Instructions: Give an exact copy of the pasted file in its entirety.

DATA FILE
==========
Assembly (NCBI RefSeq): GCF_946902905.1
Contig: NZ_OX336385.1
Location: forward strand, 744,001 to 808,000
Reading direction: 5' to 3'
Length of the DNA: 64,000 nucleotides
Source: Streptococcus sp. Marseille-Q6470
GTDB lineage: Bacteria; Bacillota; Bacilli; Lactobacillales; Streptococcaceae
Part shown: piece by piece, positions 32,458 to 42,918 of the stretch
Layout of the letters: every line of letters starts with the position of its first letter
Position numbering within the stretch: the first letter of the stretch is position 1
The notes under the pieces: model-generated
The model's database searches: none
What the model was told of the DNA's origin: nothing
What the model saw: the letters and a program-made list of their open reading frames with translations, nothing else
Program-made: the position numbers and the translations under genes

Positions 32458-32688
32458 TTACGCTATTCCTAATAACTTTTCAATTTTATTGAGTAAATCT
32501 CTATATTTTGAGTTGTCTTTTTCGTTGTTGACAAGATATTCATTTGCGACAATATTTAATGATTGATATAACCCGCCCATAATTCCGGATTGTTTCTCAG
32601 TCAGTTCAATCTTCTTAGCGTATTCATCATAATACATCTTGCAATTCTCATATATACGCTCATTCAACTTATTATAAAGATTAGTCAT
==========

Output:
Assembly (NCBI RefSeq): GCF_946902905.1
Contig: NZ_OX336385.1
Location: forward strand, 744,001 to 808,000
Reading direction: 5' to 3'
Length of the DNA: 64,000 nucleotides
Source: Streptococcus sp. Marseille-Q6470
GTDB lineage: Bacteria; Bacillota; Bacilli; Lactobacillales; Streptococcaceae
Part shown: piece by piece, positions 32,458 to 42,918 of the stretch
Layout of the letters: every line of letters starts with the position of its first letter
Position numbering within the stretch: the first letter of the stretch is position 1
The notes under the pieces: model-generated
The model's database searches: none
What the model was told of the DNA's origin: nothing
What the model saw: the letters and a program-made list of their open reading frames with translations, nothing else
Program-made: the position numbers and the translations under genes

Positions 32458-32688
32458 TTACGCTATTCCTAATAACTTTTCAATTTTATTGAGTAAATCT
32501 CTATATTTTGAGTTGTCTTTTTCGTTGTTGACAAGATATTCATTTGCGACAATATTTAATGATTGATATAACCCGCCCATAATTCCGGATTGTTTCTCAG
32601 TCAGTTCAATCTTCTTAGCGTATTCATCATAATACATCTTGCAATTCTCATATATACGCTCATTCAACTTATTATAAAGATTAGTCAT